• 2. Cognitive behavioral therapy. A psychological, goal-directed approach in which patients learn how to modify physical, behavioral, and emotional triggers (or thoughts) of pain and stress.
  • 3. Exercise therapies. Physical therapy, exercise, and weight loss
  • 4. Medications for depression or seizures. Medications that act on the nervous system, like gabapentin, certain antidepressants, and topical medications
  • 5. Intervention therapies. Injections, surgery, etc
  • 6. Other therapies such as acupuncture or massage
Does CBT Work for Pain

Cognitive therapy is an evidence-based treatment that has proven to be effective in helping individuals achieve relief from their pain symptoms. CBT for chronic pain has many benefits, including improved daily functioning, and quality of life, and it works well for a variety of chronic pain conditions (Morley, Eccleston, & Williams, 1999).

What Is Cognitive Therapy and How Does it Help the Injured Worker?

Cognitive Behavioral Therapy (CBT) is based on three principles, education, behavioral skills training, and cognitive restructuring training/restructuring. The therapist and patient work collaboratively to assist the patient reflect, understanding, and identify catastrophic cognitions (irrational thoughts/beliefs) and help replace them with more realistic and supportive thoughts. Once the patient learns to identify irrational and maladaptive cognitions in the sessions, then the patient can practice these skills independently as homework assignments.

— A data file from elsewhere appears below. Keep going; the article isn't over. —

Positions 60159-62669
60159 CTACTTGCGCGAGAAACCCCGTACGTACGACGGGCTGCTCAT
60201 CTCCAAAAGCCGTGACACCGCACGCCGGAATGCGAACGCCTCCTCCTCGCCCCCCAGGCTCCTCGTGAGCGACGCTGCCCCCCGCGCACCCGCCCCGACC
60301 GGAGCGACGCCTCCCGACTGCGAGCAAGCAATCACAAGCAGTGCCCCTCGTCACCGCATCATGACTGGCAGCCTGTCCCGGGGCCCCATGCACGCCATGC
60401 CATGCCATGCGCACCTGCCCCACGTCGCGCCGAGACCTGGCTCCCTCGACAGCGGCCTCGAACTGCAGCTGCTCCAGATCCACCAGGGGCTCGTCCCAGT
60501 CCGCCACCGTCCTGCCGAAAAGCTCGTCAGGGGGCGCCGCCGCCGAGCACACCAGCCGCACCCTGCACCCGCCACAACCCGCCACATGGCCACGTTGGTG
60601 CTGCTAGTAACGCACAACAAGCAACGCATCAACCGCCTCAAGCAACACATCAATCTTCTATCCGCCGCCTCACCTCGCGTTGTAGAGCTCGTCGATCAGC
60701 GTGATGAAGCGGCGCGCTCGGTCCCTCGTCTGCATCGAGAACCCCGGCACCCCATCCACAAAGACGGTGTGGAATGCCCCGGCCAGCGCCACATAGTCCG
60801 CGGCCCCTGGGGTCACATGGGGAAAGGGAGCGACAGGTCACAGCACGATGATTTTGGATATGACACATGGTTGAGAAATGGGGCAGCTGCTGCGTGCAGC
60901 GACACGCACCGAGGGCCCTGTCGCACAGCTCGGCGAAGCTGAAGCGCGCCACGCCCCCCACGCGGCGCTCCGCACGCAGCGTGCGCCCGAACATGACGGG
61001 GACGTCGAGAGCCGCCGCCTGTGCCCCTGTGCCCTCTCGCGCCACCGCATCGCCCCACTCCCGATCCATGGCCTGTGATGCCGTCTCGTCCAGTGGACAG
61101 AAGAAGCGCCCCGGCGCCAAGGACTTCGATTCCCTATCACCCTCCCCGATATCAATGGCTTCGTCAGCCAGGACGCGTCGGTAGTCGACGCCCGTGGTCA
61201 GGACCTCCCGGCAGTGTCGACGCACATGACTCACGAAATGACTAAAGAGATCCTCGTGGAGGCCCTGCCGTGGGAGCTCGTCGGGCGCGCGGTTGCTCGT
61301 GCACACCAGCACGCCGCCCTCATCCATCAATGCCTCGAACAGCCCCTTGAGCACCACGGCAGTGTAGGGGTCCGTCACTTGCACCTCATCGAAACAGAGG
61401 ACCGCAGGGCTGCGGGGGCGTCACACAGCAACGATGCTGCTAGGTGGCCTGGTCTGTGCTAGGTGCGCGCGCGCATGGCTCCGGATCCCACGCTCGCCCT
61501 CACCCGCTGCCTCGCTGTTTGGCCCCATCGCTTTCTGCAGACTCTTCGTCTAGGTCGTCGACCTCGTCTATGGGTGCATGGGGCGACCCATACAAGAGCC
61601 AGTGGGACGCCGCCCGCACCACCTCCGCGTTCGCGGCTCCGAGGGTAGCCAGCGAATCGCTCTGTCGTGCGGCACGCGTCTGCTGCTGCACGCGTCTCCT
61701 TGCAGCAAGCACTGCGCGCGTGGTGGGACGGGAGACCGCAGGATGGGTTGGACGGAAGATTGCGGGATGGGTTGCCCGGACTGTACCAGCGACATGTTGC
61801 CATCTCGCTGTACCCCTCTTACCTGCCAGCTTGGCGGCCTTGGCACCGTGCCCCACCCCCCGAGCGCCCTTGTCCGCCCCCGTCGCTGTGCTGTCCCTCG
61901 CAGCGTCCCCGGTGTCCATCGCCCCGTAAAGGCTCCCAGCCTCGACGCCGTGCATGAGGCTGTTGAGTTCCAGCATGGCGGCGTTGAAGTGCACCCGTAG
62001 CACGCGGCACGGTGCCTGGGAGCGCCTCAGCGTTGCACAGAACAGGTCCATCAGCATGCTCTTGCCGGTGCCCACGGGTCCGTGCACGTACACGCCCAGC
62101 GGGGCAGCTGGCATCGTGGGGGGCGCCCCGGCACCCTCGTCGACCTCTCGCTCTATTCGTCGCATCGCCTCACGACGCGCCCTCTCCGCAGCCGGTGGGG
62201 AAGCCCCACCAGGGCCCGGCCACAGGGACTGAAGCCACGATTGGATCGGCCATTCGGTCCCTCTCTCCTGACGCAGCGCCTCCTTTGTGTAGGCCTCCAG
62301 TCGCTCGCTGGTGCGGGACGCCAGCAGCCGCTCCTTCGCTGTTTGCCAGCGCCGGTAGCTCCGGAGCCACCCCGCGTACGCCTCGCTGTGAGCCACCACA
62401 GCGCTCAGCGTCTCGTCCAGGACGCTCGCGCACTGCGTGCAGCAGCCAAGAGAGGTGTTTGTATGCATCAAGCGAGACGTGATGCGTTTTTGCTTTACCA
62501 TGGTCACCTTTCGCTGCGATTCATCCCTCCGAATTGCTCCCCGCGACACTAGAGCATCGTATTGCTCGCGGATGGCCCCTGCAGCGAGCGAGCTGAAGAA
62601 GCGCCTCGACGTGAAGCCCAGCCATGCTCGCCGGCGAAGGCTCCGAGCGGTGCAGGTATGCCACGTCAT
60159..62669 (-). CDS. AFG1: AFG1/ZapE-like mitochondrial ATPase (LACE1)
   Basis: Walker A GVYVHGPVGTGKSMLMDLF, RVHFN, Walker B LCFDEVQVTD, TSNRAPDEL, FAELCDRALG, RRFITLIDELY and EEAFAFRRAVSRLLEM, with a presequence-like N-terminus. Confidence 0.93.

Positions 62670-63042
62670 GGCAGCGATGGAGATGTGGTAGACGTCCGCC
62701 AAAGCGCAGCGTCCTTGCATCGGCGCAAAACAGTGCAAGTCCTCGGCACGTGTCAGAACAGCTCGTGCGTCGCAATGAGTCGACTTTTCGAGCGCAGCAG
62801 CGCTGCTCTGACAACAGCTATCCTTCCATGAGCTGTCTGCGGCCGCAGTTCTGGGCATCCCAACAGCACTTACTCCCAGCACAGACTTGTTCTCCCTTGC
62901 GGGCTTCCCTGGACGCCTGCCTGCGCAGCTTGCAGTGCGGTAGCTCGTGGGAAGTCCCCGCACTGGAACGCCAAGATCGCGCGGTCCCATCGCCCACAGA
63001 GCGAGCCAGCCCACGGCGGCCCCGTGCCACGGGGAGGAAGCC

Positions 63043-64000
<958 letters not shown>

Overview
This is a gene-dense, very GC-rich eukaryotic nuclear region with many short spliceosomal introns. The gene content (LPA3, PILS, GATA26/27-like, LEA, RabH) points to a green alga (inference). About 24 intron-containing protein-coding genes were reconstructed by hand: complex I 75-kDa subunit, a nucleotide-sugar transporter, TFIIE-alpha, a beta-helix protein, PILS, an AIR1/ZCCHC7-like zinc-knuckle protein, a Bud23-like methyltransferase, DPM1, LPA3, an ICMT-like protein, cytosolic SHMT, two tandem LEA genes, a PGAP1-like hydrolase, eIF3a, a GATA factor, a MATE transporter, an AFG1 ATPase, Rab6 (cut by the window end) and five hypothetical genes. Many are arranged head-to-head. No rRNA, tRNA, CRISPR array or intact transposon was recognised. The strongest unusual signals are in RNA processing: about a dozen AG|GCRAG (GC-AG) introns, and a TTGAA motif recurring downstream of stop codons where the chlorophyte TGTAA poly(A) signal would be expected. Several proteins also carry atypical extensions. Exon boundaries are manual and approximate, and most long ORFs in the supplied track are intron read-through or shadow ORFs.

The cognitive restructuring allows the patient to replace rigid and unrealistic thoughts with more flexible and realistic thinking, causing the patient to gain better emotion regulation and less extreme emotional reactions and behaviors.

CBT is an evidence-based, effective treatment to reduce pain symptoms and improve quality of life. CBT is a safer alternative to opioids and can be a cost-effective way to reduce pain.

Cognitive Behavioral Resources**
Other Cognitive Resources (Mindfulness and Relaxation)**